image001 (2)2015

28TH –30TH August 2015

Cumbria’s brightest and best music and arts festival, Solfest is back after a year’s sabbatical in 2014 with a new more compact and bijou approach. It’s the same old Solfest experience refreshed and revitalised. Some of the biggest names in folk and traditional music will take to the stage at the new, revamped Solfest this summer.

The Unthanks, Kathryn Tickell & The Side, The Sam Kelly Trio and Peatbog Faeries  and The Lancashire Hotpots are just a tiny sample of the dazzling array of artists appearing at Solfest 2015.


They will be joined by cult electronica ambient dance band Banco De Gaia. Also lined up are festival favourites and Solfest old hands including some of the best of the UK ‘s punk, roots, ska and singer-songwriter scenes including The Baghdaddies,  Pikey Beatz, The Skints, Bombskare, Young Rebel Set,Holy Moly And The Crackers, Emma And The Professor, Stark, The Talks, Bridie Jackson And The Arbour and of course many many more.

Also Solfest’s famed Love Shack and Electric Village will host the very best in dance, dub-step, trance, reggae, electronic and a whole range of experimental sounds with 8:58, DJ Templehead, RoomFull Of Mirrors,Radioactive Man (live), The Hobo (aka DJ TurtleWax), Age Of Glass, Werkha, Shocon, Silverclub, Gella,Projekt Dataline, Gemma Furbank and many many more.


As ever Solfest offers a dazzling array of entertainment across practically every musical genre. If you don’t hear something that you like move along to another venue and try another taste of the Solfest experience.


Multi-award-winning and Mercury Music Prize nominees The Unthanks are among the most highly-regarded of all traditional acts. Their reputation reaches far beyond the folk genre. Kathryn Tickell is the foremost exponent of the Northumbrian pipes, a composer, performer and successful recording artist whose work is deeply rooted in the landscape and people of Northumbria. Singer, songwriter and multi-instrumentalist Sam Kelly was runner up in Britain’s Got Talent in 2012 but has gone on to make a name for himself in folk and roots music. He forged his links with the music through the Gaelic songs that his Irish grandfather taught him.Peatbog Fearies have built a reputation over two decades with their dazzling and hugely infectious fusion of Celtic traditional music and dance music bringing elements of jazz, hip hop and reggae to their musical table.The Lancashire Hotpots return to Solfest by popular demand with their wonderfully self-deprecating blend of folk rock comedy that lovingly pokes run at their own culture and the modern world.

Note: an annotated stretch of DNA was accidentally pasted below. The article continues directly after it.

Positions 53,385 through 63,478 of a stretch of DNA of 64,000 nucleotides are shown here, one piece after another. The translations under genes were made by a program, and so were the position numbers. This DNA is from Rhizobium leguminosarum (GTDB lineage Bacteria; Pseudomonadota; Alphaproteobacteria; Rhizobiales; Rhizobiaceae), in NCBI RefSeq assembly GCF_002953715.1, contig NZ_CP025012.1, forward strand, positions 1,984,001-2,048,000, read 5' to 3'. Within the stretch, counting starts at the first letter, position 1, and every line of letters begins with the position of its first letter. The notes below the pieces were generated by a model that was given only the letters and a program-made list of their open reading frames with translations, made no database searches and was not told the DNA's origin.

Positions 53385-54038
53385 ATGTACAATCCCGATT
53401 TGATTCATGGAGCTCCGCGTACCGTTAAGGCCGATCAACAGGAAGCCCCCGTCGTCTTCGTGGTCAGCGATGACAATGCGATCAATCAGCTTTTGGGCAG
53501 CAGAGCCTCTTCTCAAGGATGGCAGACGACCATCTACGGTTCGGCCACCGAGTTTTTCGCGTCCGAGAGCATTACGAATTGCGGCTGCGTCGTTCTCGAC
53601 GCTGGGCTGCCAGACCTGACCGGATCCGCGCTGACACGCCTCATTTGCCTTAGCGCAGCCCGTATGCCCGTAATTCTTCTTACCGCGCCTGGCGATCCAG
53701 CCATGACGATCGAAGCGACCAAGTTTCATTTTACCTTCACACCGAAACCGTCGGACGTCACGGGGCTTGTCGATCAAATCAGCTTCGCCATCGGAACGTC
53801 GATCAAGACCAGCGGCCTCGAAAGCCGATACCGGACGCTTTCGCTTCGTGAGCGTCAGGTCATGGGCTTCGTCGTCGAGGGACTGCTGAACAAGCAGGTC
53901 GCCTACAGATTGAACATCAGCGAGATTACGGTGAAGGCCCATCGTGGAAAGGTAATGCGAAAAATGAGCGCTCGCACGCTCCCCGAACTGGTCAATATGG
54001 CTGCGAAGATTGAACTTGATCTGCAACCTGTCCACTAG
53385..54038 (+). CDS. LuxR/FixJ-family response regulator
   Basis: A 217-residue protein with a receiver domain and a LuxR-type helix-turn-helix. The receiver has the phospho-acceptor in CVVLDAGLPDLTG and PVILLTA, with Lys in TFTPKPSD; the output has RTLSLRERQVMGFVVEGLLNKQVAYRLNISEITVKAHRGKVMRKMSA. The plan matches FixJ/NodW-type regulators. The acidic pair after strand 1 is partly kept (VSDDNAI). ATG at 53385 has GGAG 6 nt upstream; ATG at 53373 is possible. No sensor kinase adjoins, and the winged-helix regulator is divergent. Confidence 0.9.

The festival bounces back on a smaller scale and with a new, fresher attitude after taking last year off. Organisers wanted to “return to our roots” with a more intimate event, but retaining the key features that has made it so popular over the past eleven years.


Solfest marketing officer Tom Kay explains: “We  made a conscious decision to distance our festival from more commercial events, moving away from big headline names in order to put our resources into giving people the best festival experience over a full weekend rather than just a couple of hours each evening. As always we aim to keep prices down, avoiding hidden extras like over the top booking fees, extra charges for vehicles and camping.  We’ll still allow you to bring your own booze and still charge sensible prices at our bars, which means that you get a fantastic weekend without breaking the bank. This year’s Solfest will look and feel different, we’ve made some big decisions like, losing what was the main stage in favour of more venues offering an even wider range of music to tantalise your ears.  One big dance tent will become the all new Electric Village with a wider range of sounds to suit all tastes. We are looking forward to showcasing some exiting and interactive artworks around the site which has been redesigned for a totally new feel. Even Solfest regulars can have fun getting lost again.”


“Solfest is a festival run by festival goers, between us, we’ve seen it all, from huge events with hundreds of thousands of people to tiny first time parties with just a few hundred revellers. We like to think this gives us a unique insight into what makes a great festival tick.”


Solfest takes place at Tarns, near Aspatria, over the bank holiday weekend August 28-30.


Ticket prices range from £10 for children’s tickets to £110 for a full adult weekend.  For full details see our website

Tickets will be available to purchase right on our very own website


For more information, go to the Solfest Facebook page or